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Marketing & Sales

Sales: The Why Behind the Sale


Over the years, we have learned many interesting facts regarding prospects and the many obstacles they feel stop them from getting fit. It has almost become common knowledge through social media, news and entertainment that eating better, exercising more and getting plenty of sleep will help us to live a longer, stronger and healthier life.

However, we have to understand that although this information may seem like common sense, many people still have trouble truly understanding this, and really don’t know how far they are willing to go to achieve their goals.

Of course, one of the most important aspects of sales (or any profession really) is the understanding of “why” we do what we do. Simon Sinek, who wrote, Start with Why: How Great Leaders Inspire Everyone to Take Action, says it best: “People don’t buy what you do; they buy why you do it. And what you do simply proves what you believe”

Our job is to help prospects determine that their need is as important as their want (which ultimately is the “what” they want to achieve). Salespeople sometimes get confused on the “what” a prospect wants or needs; however, once we take the “what they want” down to the raw pain, it comes down to the “why.”

If they tell you they want to lose 10 pounds or they want to reduce their blood pressure, that does not go down to the “pain,” or what happens if they don’t reach their goal, lose the 10 pounds, etc. This may take several other questions as to “why” they want to lose weight or lower their blood pressure, and then perhaps a few more questions to continue to determine “why” the want is important to them — hearing themselves tell you their “why” is very powerful for the prospect.

In order to discover their pain, we must build a relationship with our prospects. How do we do this? We ask questions and when in doubt, ask more questions. The next step, which is just as important as the questions, is learning to listen. Our prospects will tell us every time what their pain is if we ask enough questions and listen. Using their own words to continue to ask questions becomes a very powerful tool as well, since it comes from within and not from a “salesperson.”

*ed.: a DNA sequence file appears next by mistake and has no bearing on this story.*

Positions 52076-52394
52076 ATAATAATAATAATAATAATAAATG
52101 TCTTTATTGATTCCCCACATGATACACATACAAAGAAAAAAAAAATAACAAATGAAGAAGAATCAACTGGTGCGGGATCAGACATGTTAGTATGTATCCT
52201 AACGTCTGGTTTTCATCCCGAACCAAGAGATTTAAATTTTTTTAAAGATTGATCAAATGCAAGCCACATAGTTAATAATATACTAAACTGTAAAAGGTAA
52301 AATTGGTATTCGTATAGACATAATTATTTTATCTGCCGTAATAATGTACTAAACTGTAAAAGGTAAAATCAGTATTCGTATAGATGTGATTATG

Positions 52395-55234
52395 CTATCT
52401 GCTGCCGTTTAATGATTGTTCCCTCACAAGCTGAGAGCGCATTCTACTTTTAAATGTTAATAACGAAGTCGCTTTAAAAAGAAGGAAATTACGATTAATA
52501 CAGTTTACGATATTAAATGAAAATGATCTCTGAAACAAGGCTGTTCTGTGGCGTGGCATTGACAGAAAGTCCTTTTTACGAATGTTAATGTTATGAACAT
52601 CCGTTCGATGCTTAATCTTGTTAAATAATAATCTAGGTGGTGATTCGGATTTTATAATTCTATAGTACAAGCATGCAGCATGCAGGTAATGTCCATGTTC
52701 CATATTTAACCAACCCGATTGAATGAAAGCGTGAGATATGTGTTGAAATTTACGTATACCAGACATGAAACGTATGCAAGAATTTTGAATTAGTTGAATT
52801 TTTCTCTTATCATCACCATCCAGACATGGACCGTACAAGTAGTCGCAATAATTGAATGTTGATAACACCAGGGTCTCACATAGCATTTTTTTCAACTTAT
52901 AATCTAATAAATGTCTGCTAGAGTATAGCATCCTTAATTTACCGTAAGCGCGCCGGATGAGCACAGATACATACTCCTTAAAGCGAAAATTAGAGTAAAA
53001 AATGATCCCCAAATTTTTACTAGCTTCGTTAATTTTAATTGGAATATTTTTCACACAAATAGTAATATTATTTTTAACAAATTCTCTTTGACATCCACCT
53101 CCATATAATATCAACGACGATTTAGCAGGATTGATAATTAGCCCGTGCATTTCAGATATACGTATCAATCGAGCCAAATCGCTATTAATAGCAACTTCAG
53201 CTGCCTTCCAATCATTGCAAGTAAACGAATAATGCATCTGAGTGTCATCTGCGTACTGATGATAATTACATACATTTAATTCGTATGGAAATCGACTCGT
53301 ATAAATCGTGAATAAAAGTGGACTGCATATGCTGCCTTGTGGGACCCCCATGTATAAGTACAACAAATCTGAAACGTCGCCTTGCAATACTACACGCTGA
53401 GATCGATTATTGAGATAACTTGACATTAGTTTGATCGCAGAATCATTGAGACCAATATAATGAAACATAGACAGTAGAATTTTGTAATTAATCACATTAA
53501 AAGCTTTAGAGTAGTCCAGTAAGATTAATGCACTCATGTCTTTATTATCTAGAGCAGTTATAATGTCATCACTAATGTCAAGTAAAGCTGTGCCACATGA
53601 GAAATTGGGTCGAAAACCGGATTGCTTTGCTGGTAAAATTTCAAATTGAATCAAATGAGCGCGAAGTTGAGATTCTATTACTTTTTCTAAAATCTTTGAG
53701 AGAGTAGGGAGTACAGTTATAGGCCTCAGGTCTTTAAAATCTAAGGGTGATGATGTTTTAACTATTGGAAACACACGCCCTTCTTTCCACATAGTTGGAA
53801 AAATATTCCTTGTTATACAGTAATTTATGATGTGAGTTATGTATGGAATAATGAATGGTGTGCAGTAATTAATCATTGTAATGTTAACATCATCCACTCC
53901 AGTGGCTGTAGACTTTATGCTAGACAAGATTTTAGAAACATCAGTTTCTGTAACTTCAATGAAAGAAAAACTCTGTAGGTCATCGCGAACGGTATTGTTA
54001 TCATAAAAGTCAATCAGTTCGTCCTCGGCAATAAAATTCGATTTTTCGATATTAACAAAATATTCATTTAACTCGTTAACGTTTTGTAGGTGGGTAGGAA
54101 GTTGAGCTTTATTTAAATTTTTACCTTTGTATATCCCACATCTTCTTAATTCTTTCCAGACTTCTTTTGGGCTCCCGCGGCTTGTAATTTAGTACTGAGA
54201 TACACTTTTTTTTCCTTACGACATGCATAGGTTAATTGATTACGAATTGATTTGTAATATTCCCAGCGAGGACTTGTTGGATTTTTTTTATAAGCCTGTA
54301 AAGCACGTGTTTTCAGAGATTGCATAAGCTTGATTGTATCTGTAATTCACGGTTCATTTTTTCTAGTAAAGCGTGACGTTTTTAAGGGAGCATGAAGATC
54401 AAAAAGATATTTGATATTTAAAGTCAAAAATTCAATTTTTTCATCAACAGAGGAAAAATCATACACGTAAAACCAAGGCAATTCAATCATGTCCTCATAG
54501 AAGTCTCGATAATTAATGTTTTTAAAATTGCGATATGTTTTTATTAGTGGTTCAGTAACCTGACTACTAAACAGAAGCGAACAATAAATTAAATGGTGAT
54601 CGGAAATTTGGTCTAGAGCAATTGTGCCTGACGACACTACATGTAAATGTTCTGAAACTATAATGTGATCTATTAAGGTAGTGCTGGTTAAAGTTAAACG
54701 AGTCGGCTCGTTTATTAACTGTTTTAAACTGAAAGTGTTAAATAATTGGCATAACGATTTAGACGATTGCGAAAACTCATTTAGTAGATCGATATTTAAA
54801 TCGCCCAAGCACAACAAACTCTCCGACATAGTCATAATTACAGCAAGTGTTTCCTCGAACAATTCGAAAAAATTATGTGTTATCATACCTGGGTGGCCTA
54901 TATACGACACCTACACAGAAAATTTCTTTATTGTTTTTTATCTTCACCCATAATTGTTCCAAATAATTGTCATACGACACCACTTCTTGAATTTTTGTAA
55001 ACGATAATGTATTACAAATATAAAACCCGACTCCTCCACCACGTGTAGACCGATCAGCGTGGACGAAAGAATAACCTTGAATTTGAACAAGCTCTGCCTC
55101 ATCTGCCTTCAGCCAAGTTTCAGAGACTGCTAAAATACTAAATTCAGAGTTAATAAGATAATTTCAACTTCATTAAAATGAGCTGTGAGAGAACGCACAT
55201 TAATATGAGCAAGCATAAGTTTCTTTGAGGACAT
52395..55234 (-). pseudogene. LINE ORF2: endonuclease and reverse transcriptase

At GHF, we are able to then take the information we have gathered and start building value by showing the prospect how our programs and systems can help them attain their goals — thus assuring their pain becomes pleasure.

While everyone else is trying to sell on price — we are we are working together to develop a plan to help inspire them to succeed. In other words, they came in wanting a specific goal and we expand the value by asking questions and uncovering other areas of need that can add value to their daily living or lifestyle.

Here’s an example: A prospect comes in and says they have knee pain and only wants to swim or water walk. We uncover some balance issues when we dig deeper and ask more questions. Now we can assist their balance concerns thru a Tai Chi class or a strength and balance class, along with the pool exercise, thus increasing the value of a membership.

So at the end of the day, when a prospect visits your club, what will they say when they walk away? Will they say, “Wow that was too expensive” or will they say, “Wow, look at everything I can get to help me with what I need and want, I can’t afford not to get started.” And at the end of the day, we can be proud of selling through the pain and inspiring someone for the potential of changing their lives.


Karen Coley-Cannon has been a fitness professional with GHF for over 30 years. 


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